Access Benefit Sharing

Justice U.C. Dhyani of Uttarakhand High court passed a ruling deciding several writ petitions filed by various paper mill companies against notices issued against them by the Uttarakhand State Biodiversity Board (SBB).

The impugned notices were sent by SBB as it considered that the petitioners failed to provide prior intimation to SBB for obtaining biological resources for certain purposes as per sections 7 and 24 of the Biological Diversity Act, 2002.

Section 7 mandates prior intimation for obtaining biological resources for commercial utilization, bio-survey and bio-utilization for commercial utilization. Section 24 gives the SBB the power to restrict or prohibit any of the above activities should they be found to be detrimental. The Petitioners approached the writ court demanding several reliefs challenging SBB’s demand for information on access for material from other states being unconstitutional. The other pleas taken included:

    1. non- applicability of the Guidelines on Access to Biological Resources and Associated Knowledge and Benefit Sharing Regulations, 2014 to transactions between Indian entities;
    2. interpretation of the term “commercial utilization” as per s.2(f)- Petitioners argued that they belonged to an industry, which would not fall under ‘commercial utilization’ as defined in Section 2(f).;
    3. interpretation of the term “‘biological resource’ – Petitioners argued that waste paper is not a ‘biological resource’ as defined u/s.2(c);
    4. no restrictions/actions can be taken by the Board u/s. 24(1) in the absence of rules being framed u/s 63 and s.2(k) of the Act;
    5. reliance of the Board, in the impugned notices, on the act and guidelines issued by the Central government being unconstitutional.

Findings in the order:-

Preliminary objection on the maintainability of the writ petition u/s. 52A of the Act were raised by the SBB arguing that Section 52A allowed for an appeal to the NGT from an SBB or NBA order, which is where the grievance should have been filed.

Section 52 deals with an appeal to National green tribunal (NGT). Section 52A states that any person aggrieved by any determination of benefit sharing or order of the National Biodiversity Authority or a State Biodiversity Board under this Act, on or after the commencement of the National Green Tribunal Act, 2010, may file an appeal to the National Green Tribunal established under section 3 of the National Green Tribunal Act, 2010, in accordance with the provisions of that Act.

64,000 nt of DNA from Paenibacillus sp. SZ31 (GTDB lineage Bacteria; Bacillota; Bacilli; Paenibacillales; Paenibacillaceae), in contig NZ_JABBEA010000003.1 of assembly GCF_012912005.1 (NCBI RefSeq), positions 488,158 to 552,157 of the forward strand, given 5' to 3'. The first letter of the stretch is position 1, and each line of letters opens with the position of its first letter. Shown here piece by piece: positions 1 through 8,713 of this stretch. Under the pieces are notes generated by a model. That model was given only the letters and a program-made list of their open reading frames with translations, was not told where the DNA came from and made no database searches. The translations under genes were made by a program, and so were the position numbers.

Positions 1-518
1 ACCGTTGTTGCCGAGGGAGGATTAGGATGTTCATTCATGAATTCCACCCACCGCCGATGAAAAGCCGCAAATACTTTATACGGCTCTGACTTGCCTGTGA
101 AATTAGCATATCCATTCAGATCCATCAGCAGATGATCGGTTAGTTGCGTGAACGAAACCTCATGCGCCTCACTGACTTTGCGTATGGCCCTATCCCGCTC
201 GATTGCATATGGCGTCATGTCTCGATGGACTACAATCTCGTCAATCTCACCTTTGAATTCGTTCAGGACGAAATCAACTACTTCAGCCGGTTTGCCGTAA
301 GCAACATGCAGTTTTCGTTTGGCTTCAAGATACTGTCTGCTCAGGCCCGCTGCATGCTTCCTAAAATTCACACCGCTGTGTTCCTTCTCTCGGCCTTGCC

Petitioners counter argued that since no order was passed by the SBB u/s. 24(2) of the Act the matter was not cognizable by the NGT and the writ was maintainable. The Court by agreeing with the Petitioners arguments upheld the maintainability of the writ petitions.

The Court refraining from giving any opinion on the issue of whether ‘waste paper’ would be considered as biological resource or not, has ordered that the Petitioner is under liability and is bound to give desired information of access, which is an admitted position, within the territorial boundary of Uttarakhand to the SBB.

Further, the Court dealt with the issue of liability of petitioners of giving information to the SBB in the absence of any rules and prescribed form. The Court ruled that the Petitioners are bound by section 7 of the Act to give prior intimation of any access of biological recourse even in the absence of any prescribed form. Furthermore dealing with the modality of said information, where the SBB has not made any rules and have not provided forms, the Court held that it should be left to the discretion of the Petitioners to supply desired information in whatever form they like but with due regard to the provisions of the act.

The writ petitions were dismissed with the following directions:

  1. the Petitioners to provide information to Uttarakhand SBB in respect of biological resource obtained from Uttarakhand within four weeks;
  2. that Uttarakhand SBB not to compel the Petitioners to submit information from outside the territorial boundaries of the state; and
  3. no penal action to be prosecuted provided the Petitioners comply with this order.
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